Pneumonia due to aspiration of povidine iodine after induction of general anesthesia -A case report-.

An TH, Ahn BR - Korean J Anesthesiol (2011)

Extubated endotracheal tube: the inflating tube between cuff and pilot of the tube is perforated by the wire.
© Copyright Policy - open-access
Related In: Results  -  Collection

License
Show All Figures
getmorefigures.php?uid=PMC3198188&req=5

Figure 2: Extubated endotracheal tube: the inflating tube between cuff and pilot of the tube is perforated by the wire.
Mentions: A 16-year old female patient (45 kg in weight and 157 cm in height) visited our hospital due to left maxillary fracture. The patient had no history of pulmonary disease, such as asthma, and showed no special features in the electrocardiography, biochemical examination of blood, or chest X-ray, all of which were conducted before her operation (Fig. 1). As a preoperative preparation, 0.05 mg/kg of midazolam was injected 1 hour before beginning the operation. Vital signs before anesthesia were blood pressure 110/66 mmHg , heart rate 80 beats/min, and oxygen saturation 99%. After arrival in the operating room, the patient's condition was monitored by a non-invasive blood pressure, pulse oxymeter, and electrocardiograph. The patient lost consciousness following the induction of anesthesia with 2 mg/kg propofol. An injection of 0.6 mg/kg rocuronium stopped spontaneous breathing, leading to positive pressure ventilation. Before a Mallinckrodt tube (Mallincrodt, St. Louis, MO, USA) with an internal diameter of 7.0 mm was inserted, no leakage in the tube cuff was found through ballooning of the cuff. A tracheal intubation was performed after confirmation that the patient's muscles were sufficiently relaxed. 6 ml of air was then inserted and no leakage of air in the mouth was heard. Pressure inside the cuff was also monitored using a control inflator and maintained at 20 mmHg. Following tracheal intubation, normal breathing sound was confirmed through auscultation. A wire was fastened around the tube at the "19 cm" mark to fix the tube to one of the teeth on the lower right side of the mouth. Tidal volume and respiration rate were maintained at 10 ml/kg and 10 per minute, respectively, by an anesthetic machine (Cato, Dräger, Germany). Peak inspiratory pressure was 15 cmH2O, and there was no air leakage in end-inspiration and no non-repletion of the bellow. Anesthesia was maintained by 2 L/min of O2, 2 L/min of N2O, and 2.5 vol% of sevoflurane. For oral irrigation, povidone iodine (Betadine®, Koreapharma, Korea) was used. During irrigation, bubbles formed, so 2 ml of additional air was inserted into the cuff. However, bubbles continued to form and the tube was removed after the povidone iodine inside the mouth was drawn through a suction catheter. Afterwards, tracheal intubation was retaken with a new Mallinckrodt tube the same size as the previous one. 6 ml of air was inserted into the cuff to maintain the inside-cuff pressure at 20 mmHg. The new tube was also 19 cm into the throat and fastened with a wire to one of the teeth on the lower right side of the mouth. Normal breathing sound from both lungs was heard and pulse oxygen saturation was 100%. Moreover, lung compliance and chest movement were normal and thus oral irrigation was resumed. No more air leakage occurred and maximum inspiratory pressure was 17 cmH2O. It was strange that air leakage was found in the first intubation, while no leakage was found in the second trial. Air was inserted into the cuff of the first tube, which was removed, to identify the reason. Consequently, it was found that air came out through a minute hole between the cuff and pipe connecting the pilot (Fig. 2). It was speculated that the tube was damaged when the wire was fastened to the tube.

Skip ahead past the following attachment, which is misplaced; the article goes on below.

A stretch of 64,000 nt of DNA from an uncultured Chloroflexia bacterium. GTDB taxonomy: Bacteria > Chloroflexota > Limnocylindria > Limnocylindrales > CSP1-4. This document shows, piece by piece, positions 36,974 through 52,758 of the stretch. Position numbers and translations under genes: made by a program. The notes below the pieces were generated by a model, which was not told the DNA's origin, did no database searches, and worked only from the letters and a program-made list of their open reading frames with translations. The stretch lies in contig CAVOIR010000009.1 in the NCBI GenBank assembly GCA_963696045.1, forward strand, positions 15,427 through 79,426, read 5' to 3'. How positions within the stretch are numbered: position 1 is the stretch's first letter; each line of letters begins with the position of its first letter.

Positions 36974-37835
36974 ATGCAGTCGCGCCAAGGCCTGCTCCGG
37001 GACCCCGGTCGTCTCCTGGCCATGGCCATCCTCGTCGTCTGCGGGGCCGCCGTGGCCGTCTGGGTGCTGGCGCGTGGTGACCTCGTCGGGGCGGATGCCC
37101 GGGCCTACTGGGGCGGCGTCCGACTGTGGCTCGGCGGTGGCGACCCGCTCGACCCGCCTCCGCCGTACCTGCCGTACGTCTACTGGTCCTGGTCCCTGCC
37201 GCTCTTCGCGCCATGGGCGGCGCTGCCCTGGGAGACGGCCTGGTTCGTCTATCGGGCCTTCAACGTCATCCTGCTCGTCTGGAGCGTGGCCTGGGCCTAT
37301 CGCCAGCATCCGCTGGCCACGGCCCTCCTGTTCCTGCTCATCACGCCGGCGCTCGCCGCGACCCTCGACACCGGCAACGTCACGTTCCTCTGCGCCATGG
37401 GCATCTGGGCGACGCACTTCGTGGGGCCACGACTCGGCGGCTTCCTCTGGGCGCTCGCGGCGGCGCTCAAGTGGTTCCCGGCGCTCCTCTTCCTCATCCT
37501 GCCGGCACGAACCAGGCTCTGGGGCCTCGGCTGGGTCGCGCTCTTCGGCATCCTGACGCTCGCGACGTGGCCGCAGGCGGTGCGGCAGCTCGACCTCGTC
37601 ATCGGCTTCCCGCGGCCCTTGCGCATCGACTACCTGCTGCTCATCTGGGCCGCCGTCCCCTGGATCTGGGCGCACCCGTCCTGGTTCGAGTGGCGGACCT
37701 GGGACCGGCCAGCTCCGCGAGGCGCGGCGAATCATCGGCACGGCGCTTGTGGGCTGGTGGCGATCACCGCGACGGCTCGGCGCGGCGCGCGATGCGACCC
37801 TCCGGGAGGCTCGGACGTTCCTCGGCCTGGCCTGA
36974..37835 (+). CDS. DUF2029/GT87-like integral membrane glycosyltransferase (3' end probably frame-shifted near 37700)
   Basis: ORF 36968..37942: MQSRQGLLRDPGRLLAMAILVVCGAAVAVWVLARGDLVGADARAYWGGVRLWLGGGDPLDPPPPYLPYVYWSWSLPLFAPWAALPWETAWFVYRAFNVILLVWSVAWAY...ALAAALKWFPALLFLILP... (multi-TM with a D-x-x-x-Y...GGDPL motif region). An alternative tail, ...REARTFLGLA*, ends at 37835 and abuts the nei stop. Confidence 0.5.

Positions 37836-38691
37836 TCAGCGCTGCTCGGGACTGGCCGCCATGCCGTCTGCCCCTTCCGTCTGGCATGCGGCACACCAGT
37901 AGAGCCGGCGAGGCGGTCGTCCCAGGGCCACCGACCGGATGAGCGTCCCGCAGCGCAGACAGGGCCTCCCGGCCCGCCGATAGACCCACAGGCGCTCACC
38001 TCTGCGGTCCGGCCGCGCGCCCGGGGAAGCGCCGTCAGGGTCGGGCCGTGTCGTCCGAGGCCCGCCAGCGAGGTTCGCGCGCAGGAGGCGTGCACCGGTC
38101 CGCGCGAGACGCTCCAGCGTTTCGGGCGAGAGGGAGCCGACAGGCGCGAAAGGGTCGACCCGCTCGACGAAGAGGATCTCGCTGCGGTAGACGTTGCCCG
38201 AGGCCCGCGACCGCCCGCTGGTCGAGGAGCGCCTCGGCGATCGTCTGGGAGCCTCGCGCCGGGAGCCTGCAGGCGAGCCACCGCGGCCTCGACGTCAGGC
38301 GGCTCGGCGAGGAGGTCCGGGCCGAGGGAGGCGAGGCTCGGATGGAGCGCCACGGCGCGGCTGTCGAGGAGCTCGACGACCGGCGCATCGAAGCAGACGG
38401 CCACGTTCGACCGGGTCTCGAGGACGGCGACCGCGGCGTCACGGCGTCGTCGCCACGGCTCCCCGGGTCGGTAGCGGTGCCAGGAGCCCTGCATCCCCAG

Bottom Line: Mechanical ventilation with PEEP and periodical bronchial toilet with fiberoptic bronchoscopy were carried in the operating room and ICU.Bronchodilators, antibiotics, steroids and diuretics were also used to treat pneumonia.The patient was treated successfully without any complication.

View Article: PubMed Central - PubMed

Affiliation: Department of Anesthesiology and Pain Medicine, School of Medicine, Chosun University, Gwangju, Korea.

ABSTRACT
Aspiration pneumonia is usually caused by aspiration of gastric contents during anesthesia. It causes severe pulmonary complications. Povidone iodine was used widely as an oral antiseptic. Although povidone iodine is thought to be a safe and effective antiseptic, severe complications from its aspiration may occur. We present a case of pneumonia secondary to aspiration of povidone iodine in a 16 year old female patient who underwent orofacial surgery. Aspiration pneumonia must be treated immediately. Mechanical ventilation with PEEP and periodical bronchial toilet with fiberoptic bronchoscopy were carried in the operating room and ICU. Bronchodilators, antibiotics, steroids and diuretics were also used to treat pneumonia. The patient was treated successfully without any complication.

No MeSH data available.


Related in: MedlinePlus